1. Warm Up Activity (10 min) -> Students will engage in a brief warmup activity designed to activate their prior knowledge around the coordinate plane. During this time students will be shown a coordinate plane with a line drawn on it (can be any straight line) and they will be asked to:
- write the coordinates of one of the points on the line
- decide if the line has a positive or negative slope
- fill in the sentence frame for each variable -> when 'x' increases, the 'y' __________
Students should all write down an answer to the first prompt. Students can discuss in pairs the answer to whether the line has a positive or negative slope. The third prompt will also be completed by all students. Encourage students to use the names of what the variables stand for instead of the variable name (height of the person instead of 'x'). Have students share answers to the first prompt and make a big list. Have one or two students share their sentence and show how you can see that increase/decrease on the graph and list of points from the line drawn.
2. Introduce work from IISME summer lab (5 min)-> after the warm up activity the teacher will describe the work that he did in the research lab over the summer.
- Synthesizing Silver Nanoparticles
- Formulating Inks with Silver Nanoparticles
- Printing said Inks
- Performing Conductivity tests on printed inks
- Analyzing results of conductivity tests
Teacher explains how research work generates loads of data and that data needs to be analyzed through the use of scatter plots. See attachment 2 fellowship / classroom connection.
3. academic vocabulary (30 min) -> teacher begins instruction on the academic vocabulary of the lesson
- no correlation
- positive correlation
- negative correlation
- strong correlation
- weak correlation
- linear association
- nonlinear association
See attachment 4 - Vocabulary Instruction. The vocabulary instruction power point first ask students to look at two scatter plots and describe what they see. The two graphs show a strong correlation and a no correlation scatter plot. Students can discuss in small groups before sharing their thoughts with the whole class. Once students have a general idea about what a correlation is the instruction shifts into a discussion around the different types of correlations. Students are shown opposing examples (strong v. weak; linear v. nonlinear; positive v. negative) of different types of correlations. At the end of the presentation there is a slide with some sentence frames for students to use when crafting their own sentences that describe scatter plots.
While the slides of correlation types are being shown students are filling in their vocabulary sheet (see attachment 1 - vocabulary sheet) with definitions of correlation and the different types of correlation. After the presentation is finished the teacher will instruct the students to complete the rest of the vocabulary sheet. This would include writing sentences using the provided sentence frames and drawing their own scatter plots that represent the academic vocabulary word.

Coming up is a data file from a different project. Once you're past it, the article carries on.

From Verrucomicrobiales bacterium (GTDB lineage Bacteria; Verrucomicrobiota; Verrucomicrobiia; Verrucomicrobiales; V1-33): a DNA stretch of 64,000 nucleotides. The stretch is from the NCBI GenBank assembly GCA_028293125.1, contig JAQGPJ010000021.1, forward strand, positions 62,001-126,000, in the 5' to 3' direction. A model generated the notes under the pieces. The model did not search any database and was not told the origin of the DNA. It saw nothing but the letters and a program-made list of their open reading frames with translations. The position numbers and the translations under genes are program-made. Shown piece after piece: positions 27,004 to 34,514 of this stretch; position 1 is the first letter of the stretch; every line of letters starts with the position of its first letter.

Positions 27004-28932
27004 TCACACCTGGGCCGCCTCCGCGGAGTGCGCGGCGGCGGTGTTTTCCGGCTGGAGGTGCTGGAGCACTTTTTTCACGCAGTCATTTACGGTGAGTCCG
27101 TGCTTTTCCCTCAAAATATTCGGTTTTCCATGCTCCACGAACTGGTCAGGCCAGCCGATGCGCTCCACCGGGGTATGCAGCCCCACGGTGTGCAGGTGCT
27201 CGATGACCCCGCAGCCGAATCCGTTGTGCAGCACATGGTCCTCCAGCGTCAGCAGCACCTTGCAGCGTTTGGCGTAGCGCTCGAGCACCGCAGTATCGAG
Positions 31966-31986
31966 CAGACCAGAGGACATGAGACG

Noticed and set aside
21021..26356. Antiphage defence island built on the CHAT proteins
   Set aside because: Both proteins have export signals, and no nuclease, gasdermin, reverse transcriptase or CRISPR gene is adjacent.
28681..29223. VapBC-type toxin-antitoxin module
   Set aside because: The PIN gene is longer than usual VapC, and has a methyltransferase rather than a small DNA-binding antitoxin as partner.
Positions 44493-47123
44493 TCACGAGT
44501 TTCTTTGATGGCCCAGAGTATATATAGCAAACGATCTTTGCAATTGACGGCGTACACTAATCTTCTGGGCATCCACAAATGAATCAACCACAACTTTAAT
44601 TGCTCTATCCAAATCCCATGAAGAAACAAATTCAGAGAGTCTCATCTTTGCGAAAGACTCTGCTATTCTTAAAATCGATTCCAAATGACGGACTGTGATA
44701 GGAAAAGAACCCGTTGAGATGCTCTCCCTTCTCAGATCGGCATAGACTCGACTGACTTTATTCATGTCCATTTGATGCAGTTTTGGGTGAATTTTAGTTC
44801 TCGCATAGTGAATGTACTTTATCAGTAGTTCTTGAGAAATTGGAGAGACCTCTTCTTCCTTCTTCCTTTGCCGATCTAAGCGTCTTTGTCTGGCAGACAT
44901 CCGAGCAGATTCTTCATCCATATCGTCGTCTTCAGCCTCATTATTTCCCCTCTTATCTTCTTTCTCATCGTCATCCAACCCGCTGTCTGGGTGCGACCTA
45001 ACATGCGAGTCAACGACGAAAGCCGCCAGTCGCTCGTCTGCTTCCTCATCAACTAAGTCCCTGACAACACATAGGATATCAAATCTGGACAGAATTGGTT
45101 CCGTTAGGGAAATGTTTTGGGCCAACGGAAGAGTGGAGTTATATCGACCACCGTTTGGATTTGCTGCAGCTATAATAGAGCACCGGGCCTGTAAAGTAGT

While students are completing the vocabulary sheet the teacher can circulate the room to check in with students and formatively assess by questioning students and checking their written work. If there is time, the teacher can ask students to share some of their sentences with the class.
4. Student practice (10 min) -> teacher puts scatter plots from IISME lab work onto projector and students get mini-whiteboards to write one sentence that describes the scatter plots using the new vocabulary. The teacher asks students to hold up their whiteboards to quickly assess how each students are using the academic vocabulary. Sentences are shared outloud and recorded next to the corresponding graph. See attachment 3 - Sample Graphs
sample sentences could be:
- "When the temperature in increased, the reaction time decreased showing a negative correlation"
- "The scatter plot comparing voltage to temperature showed a linear assosciation except for one outlier point"
- "The scatter plot shows a weak nonlinear correlation in the data."
5. exit slip (5 min) -> at the end of the lesson students will be given a small scatter plot and will be asked to write at least two sentences on lined paper to describe the graph using the academic vocabulary learned in class. See attachment 5 - exit slip prompt
6. When students turn in their exit slip the teacher gives them a copy of the summative assessment (see attachment 6 - homework assignment). The summative assessment is a homework assignment that asks them to describe a few scatter plots using the vocabulary learned during the lesson. The teacher can use this assignment to assess student progress towards mastering the learning goal of the lesson.
mini white board and markers
sample scatter plots
projector and screen
lined paper for exit slip
Bibliographic or other resources you used in creating this curriculum:
"Types of Correlation." Types of Correlation. ditutor, n.d. Web. 5 Aug. 2014. .
"Scatter Plots." Scatter (XY) Plots. Math is Fun, n.d. Web. 5 Aug. 2014. .
Keywords:Scatter Plots, Correlation